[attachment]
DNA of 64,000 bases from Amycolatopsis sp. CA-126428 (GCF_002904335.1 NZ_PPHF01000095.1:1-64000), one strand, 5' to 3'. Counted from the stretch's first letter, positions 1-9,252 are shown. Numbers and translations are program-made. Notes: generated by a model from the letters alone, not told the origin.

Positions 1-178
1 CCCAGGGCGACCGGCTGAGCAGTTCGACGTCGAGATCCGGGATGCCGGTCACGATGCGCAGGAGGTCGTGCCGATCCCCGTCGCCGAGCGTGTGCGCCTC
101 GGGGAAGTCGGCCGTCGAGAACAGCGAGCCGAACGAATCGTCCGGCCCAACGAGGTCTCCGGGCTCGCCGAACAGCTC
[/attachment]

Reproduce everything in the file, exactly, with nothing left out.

DNA of 64,000 bases from Amycolatopsis sp. CA-126428 (GCF_002904335.1 NZ_PPHF01000095.1:1-64000), one strand, 5' to 3'. Counted from the stretch's first letter, positions 1-9,252 are shown. Numbers and translations are program-made. Notes: generated by a model from the letters alone, not told the origin.

Positions 1-178
1 CCCAGGGCGACCGGCTGAGCAGTTCGACGTCGAGATCCGGGATGCCGGTCACGATGCGCAGGAGGTCGTGCCGATCCCCGTCGCCGAGCGTGTGCGCCTC
101 GGGGAAGTCGGCCGTCGAGAACAGCGAGCCGAACGAATCGTCCGGCCCAACGAGGTCTCCGGGCTCGCCGAACAGCTC